Gill aims for Town Meeting in late August, continues on month-to-month budget

Staff Writer
Published: 7/26/2020 6:04:52 PM

GILL — A date for Annual Town Meeting still has not been set, meaning that Gill hasn’t established a budget for the fiscal year that began July 1, and will be working on a provisional monthly budget at least through August.

Tentatively, a Town Meeting in late August or early September seems possible, Town Administrator Ray Purington said, but he added that a firm date has not been identified yet.

Normally, towns establish a budget before the new fiscal year begins. This year, because of the COVID-19 pandemic, Massachusetts has passed emergency laws allowing towns to delay their Town Meetings, if necessary, and allowing them special funding options until they can establish an annual budget.

Gill’s Annual Town Meeting is normally in May. This year, Purington said, town officials’ time has been dominated by pandemic-related issues, and there wasn’t enough time to plan for Town Meeting or to prepare a budget.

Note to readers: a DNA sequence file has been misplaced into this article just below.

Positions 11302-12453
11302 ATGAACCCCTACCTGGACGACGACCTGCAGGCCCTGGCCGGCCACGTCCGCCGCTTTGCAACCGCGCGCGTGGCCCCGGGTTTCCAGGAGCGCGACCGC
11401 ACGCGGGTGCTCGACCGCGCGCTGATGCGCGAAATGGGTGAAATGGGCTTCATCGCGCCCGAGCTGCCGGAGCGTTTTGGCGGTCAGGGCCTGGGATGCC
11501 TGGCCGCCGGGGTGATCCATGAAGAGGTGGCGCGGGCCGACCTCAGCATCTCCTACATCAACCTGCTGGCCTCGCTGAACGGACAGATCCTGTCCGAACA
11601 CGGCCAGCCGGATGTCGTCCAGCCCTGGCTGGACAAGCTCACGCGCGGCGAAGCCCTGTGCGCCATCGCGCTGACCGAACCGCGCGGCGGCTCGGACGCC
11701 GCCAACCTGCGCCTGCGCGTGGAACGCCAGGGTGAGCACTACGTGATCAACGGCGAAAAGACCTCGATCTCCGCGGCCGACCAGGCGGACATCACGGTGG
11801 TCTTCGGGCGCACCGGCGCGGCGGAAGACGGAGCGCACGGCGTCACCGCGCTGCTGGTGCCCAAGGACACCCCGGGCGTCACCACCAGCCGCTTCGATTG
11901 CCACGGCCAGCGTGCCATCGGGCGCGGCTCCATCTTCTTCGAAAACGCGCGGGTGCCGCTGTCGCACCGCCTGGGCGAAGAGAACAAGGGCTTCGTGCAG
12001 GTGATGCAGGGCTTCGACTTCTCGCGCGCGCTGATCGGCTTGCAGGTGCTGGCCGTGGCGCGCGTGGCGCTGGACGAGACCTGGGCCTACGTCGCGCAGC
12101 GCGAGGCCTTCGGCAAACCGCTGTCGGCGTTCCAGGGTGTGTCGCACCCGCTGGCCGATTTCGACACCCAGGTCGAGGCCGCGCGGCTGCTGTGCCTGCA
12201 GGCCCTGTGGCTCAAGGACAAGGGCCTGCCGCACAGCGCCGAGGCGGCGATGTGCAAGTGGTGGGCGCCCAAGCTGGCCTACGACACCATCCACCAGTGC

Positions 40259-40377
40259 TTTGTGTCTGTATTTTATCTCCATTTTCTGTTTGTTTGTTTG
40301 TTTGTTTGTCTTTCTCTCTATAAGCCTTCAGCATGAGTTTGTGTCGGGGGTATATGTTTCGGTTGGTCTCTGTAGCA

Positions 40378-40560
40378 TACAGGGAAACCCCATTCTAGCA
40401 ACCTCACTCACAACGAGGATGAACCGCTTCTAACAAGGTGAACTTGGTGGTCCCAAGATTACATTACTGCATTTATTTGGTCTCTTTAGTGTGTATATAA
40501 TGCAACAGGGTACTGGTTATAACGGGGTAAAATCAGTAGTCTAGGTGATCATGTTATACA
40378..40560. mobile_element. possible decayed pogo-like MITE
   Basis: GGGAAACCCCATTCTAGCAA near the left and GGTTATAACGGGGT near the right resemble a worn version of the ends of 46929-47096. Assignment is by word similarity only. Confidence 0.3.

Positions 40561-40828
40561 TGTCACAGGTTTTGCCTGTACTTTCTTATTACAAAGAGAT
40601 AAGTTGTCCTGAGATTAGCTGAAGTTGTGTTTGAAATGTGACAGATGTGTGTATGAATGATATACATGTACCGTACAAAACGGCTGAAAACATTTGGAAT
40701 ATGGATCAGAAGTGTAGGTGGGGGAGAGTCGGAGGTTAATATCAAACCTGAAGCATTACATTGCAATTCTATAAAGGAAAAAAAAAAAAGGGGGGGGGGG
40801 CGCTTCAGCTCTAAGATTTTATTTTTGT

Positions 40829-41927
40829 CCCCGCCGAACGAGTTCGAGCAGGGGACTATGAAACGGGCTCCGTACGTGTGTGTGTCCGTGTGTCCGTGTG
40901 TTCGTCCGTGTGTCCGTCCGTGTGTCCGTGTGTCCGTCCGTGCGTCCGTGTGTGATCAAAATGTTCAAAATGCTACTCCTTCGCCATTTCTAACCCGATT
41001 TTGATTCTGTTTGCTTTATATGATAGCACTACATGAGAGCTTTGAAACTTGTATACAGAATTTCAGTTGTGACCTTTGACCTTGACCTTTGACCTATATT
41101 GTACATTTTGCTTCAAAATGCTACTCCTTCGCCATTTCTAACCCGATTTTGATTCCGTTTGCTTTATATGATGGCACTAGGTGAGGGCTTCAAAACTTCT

In the meantime, Gill has been using a month-to-month budget. This is technically called a one-twelfth budget — although, in practice, and in Gill’s case, the actual monthly budget is not one-twelfth of an annual budget.

For example, in July, which includes several annual and quarterly payments, the budget came to $790,009, or 23 percent of the fiscal year 2020 budget. The August budget is $113,626, or 3 percent of last fiscal year’s budget.

“It’s a perfect example of why calling this a one-twelfth budget is very misleading,” Purington said.

Gill has not had problems financing its monthly budgets, Purington said, because it has already collected taxes for this half of the year, so cash flow is still normal.

Yet, in preparing to set a budget for fiscal year 2021, Purington said, the town is not optimistic.

Considering the economic uncertainty caused by the pandemic, and the uncertainty of how severely the state’s budget could be impacted, Purington said Gill is asking its town department heads to scale back their budget requests by as much as 10 percent from last fiscal year. And, as a small town, he said, the bulk of its expenses are in personnel — making it difficult to find areas that can be cut.

Reach Max Marcus at or 413-930-4231.

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